More on masks….and the Confusion Surrounding Their Use
So much has already been written and discussed about the appropriate use of masks during this pandemic, but it still remains a confusing topic especially for those who are not front line care givers, first responders or in high risk occupations. For those of us who are, the need to wear all the appropriate personal protective equipment (PPE) including the N-95 face masks and the like is quite clear. The risk of exposure for such individuals is great, and therefore so is the the need for protection. However, for those who are not on the frontline wearing a mask may simply be an expression of an unreasonable fear or perhaps confusion about what should be done to protect oneself and others in a low risk environment. A lot of this fear and confusion may be perpetuated by governmental authorities who feel that they need to control in every aspect what we do as individuals because ordinary people are not really capable of making sound judgements regarding their own care. Dr. Fauci says he wears a mask because he wants to protect himself as well as others and also because he wants to make a mask a “symbol” for people to see that it’s “the kind of thing you should be doing.” However, do we really need a symbol in place of real information about what we should be doing and why so we can make our own sensible judgements? Or, is the promotion of this “symbol” just something to help enforce compliance with a lot of rules and regulations that at this point in the pandemic are of questionable value? Countless times I have seen people riding alone in cars with face masks on, riding bicycles on country roads or walking along deserted streets with face masks on. Just recently I saw a woman leave her suburban house to walk down her driveway to her mailbox with mask and gloves on to pick up her mail with no one within a hundred feet of her. I don’t think the use of a mask in situations such as these reflects symbolism or appropriate protectiveness to any degree. Instead, I think this type of behavior reflects a paranoia engendered by the media and to some extent by governmental bodies which are confused, but none the less determined, to control our activities by telling us what we need to do even though there may be little or no proof that what they are telling us is indeed correct. So having said all of this let’s take another realistic look at how and when masks might be used in the daily lives of ordinary people and not those of first responders, front line care givers or workers in high risk occupations. To do so let’s also take a realistic look at how this virus spreads realizing that there is still a lot that needs to be learned.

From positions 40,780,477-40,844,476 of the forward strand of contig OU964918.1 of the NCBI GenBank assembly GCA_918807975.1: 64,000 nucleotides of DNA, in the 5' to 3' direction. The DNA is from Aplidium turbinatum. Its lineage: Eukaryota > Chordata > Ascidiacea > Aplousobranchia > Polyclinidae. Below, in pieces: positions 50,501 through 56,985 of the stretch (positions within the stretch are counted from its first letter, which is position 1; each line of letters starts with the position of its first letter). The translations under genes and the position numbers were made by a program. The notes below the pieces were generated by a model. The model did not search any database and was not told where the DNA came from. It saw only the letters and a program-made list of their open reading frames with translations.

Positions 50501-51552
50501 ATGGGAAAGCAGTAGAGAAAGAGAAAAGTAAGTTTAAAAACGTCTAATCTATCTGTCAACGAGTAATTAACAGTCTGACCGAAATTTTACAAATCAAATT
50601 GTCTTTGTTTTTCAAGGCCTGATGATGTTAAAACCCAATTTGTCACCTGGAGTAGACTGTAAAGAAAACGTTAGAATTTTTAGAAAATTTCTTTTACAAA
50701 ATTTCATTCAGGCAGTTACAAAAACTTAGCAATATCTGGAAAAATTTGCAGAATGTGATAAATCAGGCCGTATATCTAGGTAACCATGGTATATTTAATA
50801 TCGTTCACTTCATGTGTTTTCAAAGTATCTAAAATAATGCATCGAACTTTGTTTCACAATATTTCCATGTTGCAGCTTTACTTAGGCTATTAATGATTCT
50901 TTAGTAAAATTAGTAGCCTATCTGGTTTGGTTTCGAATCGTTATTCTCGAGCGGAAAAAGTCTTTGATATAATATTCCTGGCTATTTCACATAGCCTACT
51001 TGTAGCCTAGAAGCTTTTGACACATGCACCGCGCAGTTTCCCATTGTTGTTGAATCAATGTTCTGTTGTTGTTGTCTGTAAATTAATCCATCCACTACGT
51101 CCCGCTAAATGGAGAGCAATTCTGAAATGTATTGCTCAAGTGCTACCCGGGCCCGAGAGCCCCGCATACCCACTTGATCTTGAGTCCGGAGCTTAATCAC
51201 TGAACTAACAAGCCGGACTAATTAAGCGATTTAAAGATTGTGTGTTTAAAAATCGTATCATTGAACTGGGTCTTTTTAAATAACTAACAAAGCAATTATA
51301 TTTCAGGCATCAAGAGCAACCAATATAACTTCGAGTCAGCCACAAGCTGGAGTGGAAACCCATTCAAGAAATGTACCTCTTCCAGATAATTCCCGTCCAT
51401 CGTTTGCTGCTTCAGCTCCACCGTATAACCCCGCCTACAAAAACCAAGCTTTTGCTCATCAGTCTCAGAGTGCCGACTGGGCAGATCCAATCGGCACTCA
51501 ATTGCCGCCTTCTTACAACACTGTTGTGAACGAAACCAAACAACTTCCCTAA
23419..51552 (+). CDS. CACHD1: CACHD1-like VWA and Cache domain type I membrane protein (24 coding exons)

First, the virus can indeed spread between people interacting in close proximity. For example, speaking, coughing, or sneezing can spread the virus from an infected individual to an uninfected individual. However, the key words here are “close proximity.” Usually that means within 6 to 9 feet of each other. In light of this evidence, CDC recommends wearing cloth face coverings in public settings where other social distancing measures are difficult to maintain (for example, grocery stores, pharmacies, subways, buses, public buildings, etc. ) especially in areas where there is significant evidence of disease spread. However, keep in mind that simple cloth masks will only help prevent large droplet transmission and not small airborne viral particle transmission. So simple cloth masks may help somewhat in certain circumstances where close proximity is an unavoidable issue because large droplets will be retained by the cloth mask. However, small airborne viral particles will not be retained by a cloth mask, nor will a cloth mask filter out such particles and prevent them from being inhaled by someone else. So for the person with the virus who is coughing the cloth mask will help stop the droplets containing the virus from settling on another person, but it will not stop the tiny airborne viral particles themselves from being dispersed to others. For the person who is not infected and wearing a cloth mask, the cloth mask will only help prevent the large droplets from reaching that individual but not the tiny airborne viral particles themselves. To help prevent airborne viral particle transmission which would be necessary in situations of close contact, an N-95 mask or better would be needed. Therefor, it makes very little sense to wear a mask of any kind when you are out and about away from people like when going for a walk or bike ride on country road, driving in your car alone, walking along a beach, etc.
More on Other Modes of Transmission
The coronavirus can live for hours to days on surfaces like countertops and doorknobs, but how long it survives depends on a number of factors like the texture of the surface, heat and humidity. There is also evidence for fecal oral transmission. A lot still has to be learned about how long this virus can survive outside the body, but as of now it seems that you are much more likely to catch it directly from another person than from surfaces.
Finally a Word About Mutation of the Virus
Viruses can mutate and that can cause a problem in terms of vaccines and treatments. However, mutation is not always a bad thing. Sometimes mutations can lead to a weakening of the virus so that it eventually dies out. The Sars C0V -2 virus seems to have a slower mutation rate than the influenza virus so that may be a good thing for vaccine development.